Hurricane Delta makes landfall in Mexico, toppling trees
CANCUN, Mexico (AP) — Hurricane Delta made landfall Wednesday just south of the Mexican resort of Cancun as an extremely dangerous Category 2 storm, downing trees and knocking out power along the northeastern coast of Yucatan Peninsula, but without immediate reports of deaths or injuries.
The US National Hurricane Center in Miami said satellite imagery, radar data from Cuba and surface observations in Mexico indicate that the center of Delta came ashore around 5:30 a.m. local time, sustaining top winds of 110 miles per hour.
Civil defence official Luís Alberto Ortega Vázquez said there were no immediate reports of deaths or injuries, but Delta had toppled about 95 trees and knocked out electricity to parts of Cancun and Cozumel.
Ortega said about 39,000 people had been evacuated in the states of Quintana Roo and Yucatan, and that about 2,700 people had taken refuge in storm shelters in the two states.
Quintana Roo Governor Carlos Joaquín said Wednesday morning that power had been knocked out to about half of customers in Cancun, Cozumel and Playa del Carmen. There were reports of some flooding in Cozumel and Playa del Carmen. Overnight emergency calls came in from people whose windows or doors were broken and they were taken to shelters, he said.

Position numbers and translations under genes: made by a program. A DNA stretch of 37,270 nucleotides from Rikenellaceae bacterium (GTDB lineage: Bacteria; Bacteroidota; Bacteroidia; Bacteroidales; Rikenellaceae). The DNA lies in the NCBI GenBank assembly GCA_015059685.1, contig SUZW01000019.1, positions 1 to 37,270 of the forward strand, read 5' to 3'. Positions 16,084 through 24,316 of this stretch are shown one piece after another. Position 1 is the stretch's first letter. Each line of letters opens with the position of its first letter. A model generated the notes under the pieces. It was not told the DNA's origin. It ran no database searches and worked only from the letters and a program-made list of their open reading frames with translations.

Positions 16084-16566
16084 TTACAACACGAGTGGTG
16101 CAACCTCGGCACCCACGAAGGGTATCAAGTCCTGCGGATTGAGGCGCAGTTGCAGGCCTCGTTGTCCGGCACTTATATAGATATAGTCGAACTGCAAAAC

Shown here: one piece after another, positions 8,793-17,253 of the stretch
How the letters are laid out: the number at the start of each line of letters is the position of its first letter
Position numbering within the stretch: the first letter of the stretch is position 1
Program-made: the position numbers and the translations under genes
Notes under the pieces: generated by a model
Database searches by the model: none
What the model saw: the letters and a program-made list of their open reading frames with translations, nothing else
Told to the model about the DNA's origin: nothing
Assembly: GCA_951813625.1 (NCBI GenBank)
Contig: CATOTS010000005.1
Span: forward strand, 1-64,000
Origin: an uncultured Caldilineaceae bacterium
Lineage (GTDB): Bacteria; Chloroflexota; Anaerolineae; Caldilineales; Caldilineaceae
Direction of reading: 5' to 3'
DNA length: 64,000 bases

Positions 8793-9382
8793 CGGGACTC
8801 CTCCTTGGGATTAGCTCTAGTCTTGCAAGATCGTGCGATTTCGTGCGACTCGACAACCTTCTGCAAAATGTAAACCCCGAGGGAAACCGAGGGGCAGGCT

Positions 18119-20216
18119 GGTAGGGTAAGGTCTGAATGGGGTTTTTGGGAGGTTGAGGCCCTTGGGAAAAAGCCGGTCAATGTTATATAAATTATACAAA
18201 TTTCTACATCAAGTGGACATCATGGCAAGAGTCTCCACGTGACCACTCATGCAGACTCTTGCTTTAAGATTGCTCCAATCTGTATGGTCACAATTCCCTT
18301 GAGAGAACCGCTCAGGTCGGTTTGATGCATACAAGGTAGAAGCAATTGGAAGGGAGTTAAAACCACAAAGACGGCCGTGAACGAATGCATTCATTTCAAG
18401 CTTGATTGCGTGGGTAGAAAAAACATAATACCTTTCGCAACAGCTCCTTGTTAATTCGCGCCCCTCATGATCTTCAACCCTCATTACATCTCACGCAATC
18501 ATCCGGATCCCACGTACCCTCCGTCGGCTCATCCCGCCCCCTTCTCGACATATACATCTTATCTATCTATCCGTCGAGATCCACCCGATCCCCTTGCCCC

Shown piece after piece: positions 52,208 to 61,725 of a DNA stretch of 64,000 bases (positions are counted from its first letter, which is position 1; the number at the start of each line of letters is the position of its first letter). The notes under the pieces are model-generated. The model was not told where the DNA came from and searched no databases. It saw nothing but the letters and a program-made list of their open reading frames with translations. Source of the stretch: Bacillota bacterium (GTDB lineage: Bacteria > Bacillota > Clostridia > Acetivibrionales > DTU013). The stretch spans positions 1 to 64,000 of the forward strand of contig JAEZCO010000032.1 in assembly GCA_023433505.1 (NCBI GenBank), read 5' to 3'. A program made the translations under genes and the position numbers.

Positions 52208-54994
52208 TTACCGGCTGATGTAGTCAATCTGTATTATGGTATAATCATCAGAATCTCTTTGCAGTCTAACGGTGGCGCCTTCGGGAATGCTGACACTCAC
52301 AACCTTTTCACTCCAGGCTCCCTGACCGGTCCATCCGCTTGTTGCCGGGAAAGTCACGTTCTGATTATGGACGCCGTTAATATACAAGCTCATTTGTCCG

Joaquín said that within a couple of hours hotels that did not suffer serious damage could hopefully begin to bring their guests back from shelters. The storm was still over much of the state, but he said state officials would soon be evaluating damage.
Early Wednesday, guests of the Fiesta Americana Condesa hotel awoke in the sweltering classrooms of the Technological Institute of Cancun campus where they had been moved Tuesday.
Delta had increased in strength by 80 mph in just 24 hours, and its top winds peaked at 145 miles per hour before it weakened as it neared the shore.
Forecasters warned it was still an extremely dangerous storm nevertheless, with a life-threatening storm surge that could raise water levels 9 to 13 feet , along with large and dangerous waves and flash flooding inland.
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